Book Review: Recreating Hopewell

The Hopewell are, primarily, a middle woodland phenomena. They are famous mainly due to the elaborate mounds and earthworks which reach their peak in Ohio (see map below). They are also famous for some of their artifacts – such as this bird of prey:
The Hopewell are the subject of a new book, edited by Douglas Charles and Jane Buikstra, called Recreating Hopewell. The book represents state of the art thinking on the Hopewell and are the proceedings of the conference “Perspectives on Middle Woodland at the Millennium” held in 2000.

The book is divided into four sections covering Hopewell in Ohio, Hopewell/Middle Woodland Outside Ohio, New Approaches to Hopewell Material Culture, and commentaries on the preceding three sections. The first section starts with Pacheco and Dancey laying out what is, for all practical purposes, the dominant paradigm in Hopewell studies. For Pacheco and Dancey Hopewell centers were largely vacant ceremonial complexes surrounded by hamlet settlements. As they put it:

In our view, Ohio Hopewell communities are composed of dispersed sedentary households that cluster in the vicinity of sacred precincts containing earthen architecture. While lacking permanent residences, the centers are periodically visited in culturally determined annual cycles by the local community and on occasion by representatives from neighboring communities and regional polities. Ohio Hopewell communities are anchored to their centers by corporate ownership of stable territories or socially bounded regions. Community members are dispersed in sedentary households that utilize small catchments, which include both active and fallow gardens where small starchy and oily seed plants are cultivated.

Several other chapters in this section address the question of settlement systems among the Ohio Hopewell. Others, such as Sunderhaus and Blosser and N’omi Greber look at the symbolic meaning of the mounds and enclosures.
The second section, as mentioned above, looks at Hopewell outside Ohio with particular emphasis on Michigan and Wisconsin. Several contributions are devoted to the poorly understood (in terms of culture history) Goodall Tradition. The third section, the most interesting to me, deals with a wide variety of phenomena including new ways of identifying the source of Hopewell obsidian, the role of shamanism in Hopewell society, and the Hopewell interaction sphere. Particularly interesting in this regard are the contributions by Holt and Fie. Holt’s contribution looks at animal use at mound centers and hamlets in the Illinois Valley. Two interesting results stand out. First, Hopewell sites in the Illinois Valley seemed to be occupied in the Spring, Summer, and Fall. Second, there did not seem to be a difference between mound center and hamlet in terms of types, or parts, of animals utilized:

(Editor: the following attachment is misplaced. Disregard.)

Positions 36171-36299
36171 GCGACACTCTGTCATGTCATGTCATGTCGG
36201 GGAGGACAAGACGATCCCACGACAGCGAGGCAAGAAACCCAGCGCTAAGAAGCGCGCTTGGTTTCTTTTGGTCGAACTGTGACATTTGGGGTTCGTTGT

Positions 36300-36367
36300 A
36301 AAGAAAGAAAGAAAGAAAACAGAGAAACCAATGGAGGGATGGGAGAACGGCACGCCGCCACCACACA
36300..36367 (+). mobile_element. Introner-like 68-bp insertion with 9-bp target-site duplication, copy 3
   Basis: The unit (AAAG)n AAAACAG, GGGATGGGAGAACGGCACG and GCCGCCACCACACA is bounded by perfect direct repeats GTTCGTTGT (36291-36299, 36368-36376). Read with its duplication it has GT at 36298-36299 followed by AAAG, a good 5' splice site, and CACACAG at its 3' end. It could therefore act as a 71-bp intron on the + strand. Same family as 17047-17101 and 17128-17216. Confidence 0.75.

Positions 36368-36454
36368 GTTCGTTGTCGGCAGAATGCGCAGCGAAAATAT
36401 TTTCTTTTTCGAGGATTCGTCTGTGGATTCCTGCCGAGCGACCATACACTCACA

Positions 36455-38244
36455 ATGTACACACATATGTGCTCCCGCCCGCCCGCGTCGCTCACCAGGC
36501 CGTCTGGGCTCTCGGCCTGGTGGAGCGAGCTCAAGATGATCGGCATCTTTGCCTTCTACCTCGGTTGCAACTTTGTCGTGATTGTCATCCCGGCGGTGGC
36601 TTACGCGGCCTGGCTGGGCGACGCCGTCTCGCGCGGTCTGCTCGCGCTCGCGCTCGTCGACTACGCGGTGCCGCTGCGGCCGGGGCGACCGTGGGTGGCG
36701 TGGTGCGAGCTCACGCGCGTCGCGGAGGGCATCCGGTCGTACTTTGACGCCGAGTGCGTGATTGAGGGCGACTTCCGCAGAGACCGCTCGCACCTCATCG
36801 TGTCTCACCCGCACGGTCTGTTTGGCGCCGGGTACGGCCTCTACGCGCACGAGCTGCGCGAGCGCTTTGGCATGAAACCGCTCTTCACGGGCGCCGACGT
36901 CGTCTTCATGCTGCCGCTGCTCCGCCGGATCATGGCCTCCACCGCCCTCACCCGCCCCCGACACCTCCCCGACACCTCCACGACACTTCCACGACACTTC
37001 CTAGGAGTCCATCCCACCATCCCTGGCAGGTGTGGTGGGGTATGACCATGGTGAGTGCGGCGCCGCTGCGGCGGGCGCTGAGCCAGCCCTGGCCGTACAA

More feasting may have taken place at Havana centers than at Havana hamlets, based on slightly larger percentages of elk and dogs at mound centers, but there is not evidence at Havana centers of an elite social group that would have been provided with animal products from a large area.

(for more information on Havana you can go to Havana Hopewell).
Fie examined utilitarian ceramics and lithic raw materials in the Hopewell exchange system. Previously, focus had been prestige goods, but Fie demonstrates that more utilitarian objects were part of the trade network and concludes that interaction occurred on multiple scales.
The final section is composed of commentaries by Bruce Smith and Robert Chapman. Chapman looks at Hopewell from the point of view of an archaeologist working on Mesolithic and Neolithic European sites, while Smith sums up the previous sections and provides insights into directions for future work.
Overall, the book is, as mentioned above, state of the art. I would recommend the book to anyone interested in archaeology in general and Hopewell in particular. Additionally, the book would make a great textbook in a seminar on Hopewell. The book contains a good balance of the theoretical and practical issues currently facing archaeologists interested in the Middle Woodland period.
Here is the map of Hopewell sites:

2 Responses

  1. Cool! I worked on Middle Woodland digs in undergrad , dug up their bundle burials and ran the bone lab for the old school… Reading your post and Tara’s, makes me kind of homesick, so way to go! Now, I have to figure out if this makes me feel young again, or old.

  2. Then you will love this book. Fascinating stuff!

Comments are closed.

%d bloggers like this: